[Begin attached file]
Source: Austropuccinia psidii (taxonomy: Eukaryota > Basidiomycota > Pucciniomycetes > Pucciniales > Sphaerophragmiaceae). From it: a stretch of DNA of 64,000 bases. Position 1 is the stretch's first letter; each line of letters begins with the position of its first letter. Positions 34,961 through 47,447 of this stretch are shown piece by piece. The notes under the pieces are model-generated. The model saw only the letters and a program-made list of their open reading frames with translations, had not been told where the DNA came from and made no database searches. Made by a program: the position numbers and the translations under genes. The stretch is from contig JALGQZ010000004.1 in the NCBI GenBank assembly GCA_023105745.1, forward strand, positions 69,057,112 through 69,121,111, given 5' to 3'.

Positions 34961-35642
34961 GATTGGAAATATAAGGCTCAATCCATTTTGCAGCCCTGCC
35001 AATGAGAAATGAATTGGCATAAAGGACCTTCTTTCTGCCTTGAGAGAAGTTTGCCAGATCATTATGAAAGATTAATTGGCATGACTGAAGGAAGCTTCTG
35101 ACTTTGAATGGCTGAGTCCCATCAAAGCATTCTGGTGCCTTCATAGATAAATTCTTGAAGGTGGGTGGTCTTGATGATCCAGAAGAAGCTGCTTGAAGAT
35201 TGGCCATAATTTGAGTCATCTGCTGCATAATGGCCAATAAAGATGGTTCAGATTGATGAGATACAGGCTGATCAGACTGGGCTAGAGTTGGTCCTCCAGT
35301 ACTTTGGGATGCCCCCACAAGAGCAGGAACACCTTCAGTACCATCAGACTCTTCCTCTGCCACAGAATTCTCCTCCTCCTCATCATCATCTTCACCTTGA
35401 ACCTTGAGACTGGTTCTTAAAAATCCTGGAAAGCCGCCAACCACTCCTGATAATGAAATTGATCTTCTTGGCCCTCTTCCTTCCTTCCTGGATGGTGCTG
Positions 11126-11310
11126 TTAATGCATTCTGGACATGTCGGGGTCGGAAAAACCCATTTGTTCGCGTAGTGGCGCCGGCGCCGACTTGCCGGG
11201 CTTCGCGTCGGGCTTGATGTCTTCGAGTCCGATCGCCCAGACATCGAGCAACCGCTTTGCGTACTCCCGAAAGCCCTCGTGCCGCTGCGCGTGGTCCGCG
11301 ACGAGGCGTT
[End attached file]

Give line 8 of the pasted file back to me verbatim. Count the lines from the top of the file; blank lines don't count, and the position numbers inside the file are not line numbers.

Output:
35401 ACCTTGAGACTGGTTCTTAAAAATCCTGGAAAGCCGCCAACCACTCCTGATAATGAAATTGATCTTCTTGGCCCTCTTCCTTCCTTCCTGGATGGTGCTG